What about an e-bike versus a gas bike? Dollar-for-dollar, Gas bikes generally cost a lot less and are more powerful than an electric bike. They do require much more attention and maintenance. Without question, they are noisy, messy and smelly. Gas bicycles come with a small, often 2-stroke, motor (oil is premixed with the gas). Some may have a 4-stroke motor, often larger and heavier, but most bicycle frames cannot handle a lot of stress, so large motors are unusual. power is just a motorcycle. Just like an e-bike, the gas motor is used to provide extra pedaling power to the bicycle. Electric bikes do cost more than gas bikes, but are clean and friendly to the environment, with far less maintenance. With either motor type, the rider may use the motor to assist in pedaling, reducing the effort used to move the bicycle. All electric bikes have the option of turning off the motor and even leaving the battery at home, making the bike a traditional pedal bike. Gas bikes are very cumbersome to operate without the engine running. For more on gas bikes, go to the Gas Bike FACs page.
What does Wikipedia have to say? (https://en.wikipedia.org/wiki/Electric_bicycle_laws#Arizona)
Motorized electric bicycles and tricycles meeting the definition under the applicable statute are not subject to title, licensing, insurance, or registration requirements, and may be used upon any roadway authorized for use by conventional bicycles, including use in bike lanes integrated with motor vehicle roadways. Unless specifically prohibited, electric bicycles may be operated on multi-use trails designated for hiking, biking, equestrian, or other non-motorized usage, and upon paths designated for the exclusive use of bicycles. No operator’s license is required, but anyone operating a bicycle on Arizona roads must carry proof of identity. A motorized electric bicycle or tricycle is legally defined as a bicycle or tricycle that is equipped with a helper motor that may be self-propelled, which is operated at speeds of less than twenty-miles-per-hour. Electric bicycles operated at speeds of twenty miles an hour or more, but less than twenty-five miles per hour may be registered for legal use on the roadways as mopeds, and above twenty-five miles-per-hour as a registered moped with an ‘M’ endorsement on the operator’s driving license. However, mopeds in Arizona are prohibited from using bike lanes on motor vehicle roadways. The Arizona statute governing motorized electric bicycles does not prohibit local jurisdictions from adopting an ordinance that further regulates or prohibits the operation of motorized electric bicycles or tricycles. (Note: to be registered, a vehicle must comply with all the legal requirements, such as, lights and mirrors.)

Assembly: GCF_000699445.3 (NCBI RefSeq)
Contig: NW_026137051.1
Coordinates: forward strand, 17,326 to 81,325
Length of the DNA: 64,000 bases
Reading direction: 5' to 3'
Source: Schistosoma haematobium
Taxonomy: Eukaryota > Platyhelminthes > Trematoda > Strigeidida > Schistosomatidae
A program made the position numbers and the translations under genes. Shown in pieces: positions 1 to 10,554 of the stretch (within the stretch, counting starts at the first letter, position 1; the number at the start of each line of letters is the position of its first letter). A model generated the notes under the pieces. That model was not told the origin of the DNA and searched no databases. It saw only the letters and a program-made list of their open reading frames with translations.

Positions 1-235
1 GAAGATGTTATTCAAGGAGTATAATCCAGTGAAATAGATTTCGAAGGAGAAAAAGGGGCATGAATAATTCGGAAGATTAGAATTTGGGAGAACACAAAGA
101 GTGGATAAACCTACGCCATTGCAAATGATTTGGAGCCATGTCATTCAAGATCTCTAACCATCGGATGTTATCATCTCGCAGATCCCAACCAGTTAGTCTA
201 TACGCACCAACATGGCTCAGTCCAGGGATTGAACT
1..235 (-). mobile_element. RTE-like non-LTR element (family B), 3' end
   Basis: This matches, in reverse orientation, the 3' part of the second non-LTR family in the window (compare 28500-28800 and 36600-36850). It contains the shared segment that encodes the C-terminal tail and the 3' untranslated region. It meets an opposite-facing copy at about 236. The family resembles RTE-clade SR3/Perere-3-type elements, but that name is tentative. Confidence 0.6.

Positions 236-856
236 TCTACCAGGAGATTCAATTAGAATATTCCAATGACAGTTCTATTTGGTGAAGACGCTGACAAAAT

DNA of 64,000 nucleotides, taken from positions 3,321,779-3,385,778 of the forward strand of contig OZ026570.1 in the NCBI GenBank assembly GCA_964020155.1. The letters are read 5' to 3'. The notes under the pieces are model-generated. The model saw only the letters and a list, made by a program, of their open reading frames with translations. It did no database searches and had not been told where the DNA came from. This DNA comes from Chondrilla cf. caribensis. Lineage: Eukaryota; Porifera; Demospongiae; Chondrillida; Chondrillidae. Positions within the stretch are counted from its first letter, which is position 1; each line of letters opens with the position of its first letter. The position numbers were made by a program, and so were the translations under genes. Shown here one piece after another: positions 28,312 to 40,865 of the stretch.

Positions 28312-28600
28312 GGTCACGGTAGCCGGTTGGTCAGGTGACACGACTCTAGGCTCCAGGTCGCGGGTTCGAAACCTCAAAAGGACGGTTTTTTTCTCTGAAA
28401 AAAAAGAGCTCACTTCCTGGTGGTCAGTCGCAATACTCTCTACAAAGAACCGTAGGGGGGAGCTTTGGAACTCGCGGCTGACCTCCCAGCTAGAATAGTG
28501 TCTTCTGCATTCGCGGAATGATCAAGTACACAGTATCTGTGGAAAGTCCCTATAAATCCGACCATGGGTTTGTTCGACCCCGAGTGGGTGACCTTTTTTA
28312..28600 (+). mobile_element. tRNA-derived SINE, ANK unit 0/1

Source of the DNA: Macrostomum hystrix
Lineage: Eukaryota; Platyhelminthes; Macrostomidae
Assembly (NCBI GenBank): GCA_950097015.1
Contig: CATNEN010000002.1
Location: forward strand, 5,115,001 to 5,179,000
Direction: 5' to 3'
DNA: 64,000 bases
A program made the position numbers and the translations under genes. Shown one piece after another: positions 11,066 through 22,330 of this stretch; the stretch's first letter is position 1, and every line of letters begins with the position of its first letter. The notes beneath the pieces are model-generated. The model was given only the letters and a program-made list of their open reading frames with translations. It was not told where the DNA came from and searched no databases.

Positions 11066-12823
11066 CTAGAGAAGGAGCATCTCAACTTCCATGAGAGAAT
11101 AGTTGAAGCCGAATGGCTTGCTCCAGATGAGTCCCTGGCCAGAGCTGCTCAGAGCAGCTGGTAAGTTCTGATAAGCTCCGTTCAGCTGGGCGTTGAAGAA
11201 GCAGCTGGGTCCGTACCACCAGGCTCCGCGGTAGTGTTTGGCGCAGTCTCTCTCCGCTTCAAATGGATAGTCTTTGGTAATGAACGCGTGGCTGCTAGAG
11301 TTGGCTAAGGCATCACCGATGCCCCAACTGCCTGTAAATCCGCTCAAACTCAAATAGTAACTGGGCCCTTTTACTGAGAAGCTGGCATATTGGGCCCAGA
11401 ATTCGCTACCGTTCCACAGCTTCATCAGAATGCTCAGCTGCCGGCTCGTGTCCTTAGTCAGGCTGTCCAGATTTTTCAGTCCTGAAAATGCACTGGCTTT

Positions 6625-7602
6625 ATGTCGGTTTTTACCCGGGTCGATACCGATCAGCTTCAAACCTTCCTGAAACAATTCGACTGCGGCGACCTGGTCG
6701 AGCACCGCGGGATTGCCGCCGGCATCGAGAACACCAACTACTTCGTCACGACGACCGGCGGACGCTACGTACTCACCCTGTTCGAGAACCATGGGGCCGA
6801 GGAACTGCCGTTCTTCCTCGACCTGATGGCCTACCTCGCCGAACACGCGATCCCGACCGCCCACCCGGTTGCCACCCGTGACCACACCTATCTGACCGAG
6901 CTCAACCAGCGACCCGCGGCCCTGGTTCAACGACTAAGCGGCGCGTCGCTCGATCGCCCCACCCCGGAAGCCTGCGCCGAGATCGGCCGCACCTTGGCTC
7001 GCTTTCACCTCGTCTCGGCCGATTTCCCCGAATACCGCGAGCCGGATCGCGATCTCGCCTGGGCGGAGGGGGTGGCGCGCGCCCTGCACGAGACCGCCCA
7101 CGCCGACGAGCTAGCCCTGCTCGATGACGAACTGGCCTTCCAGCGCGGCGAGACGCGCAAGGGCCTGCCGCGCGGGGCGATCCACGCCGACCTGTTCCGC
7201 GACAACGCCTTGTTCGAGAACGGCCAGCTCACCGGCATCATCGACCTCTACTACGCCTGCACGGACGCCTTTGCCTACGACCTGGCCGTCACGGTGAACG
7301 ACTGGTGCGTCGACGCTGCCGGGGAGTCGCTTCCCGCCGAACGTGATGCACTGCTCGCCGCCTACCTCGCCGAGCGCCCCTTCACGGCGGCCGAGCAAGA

From The IMBA
The following is an excerpt from the IMBA website ( Rules of the Trail ) and represents a very logical approach to mountain biking:
[The] IMBA developed these Rules of the Trail to promote responsible and courteous conduct on shared-use trails. Keep in mind that conventions for yielding and passing may vary in different locations, or with traffic conditions.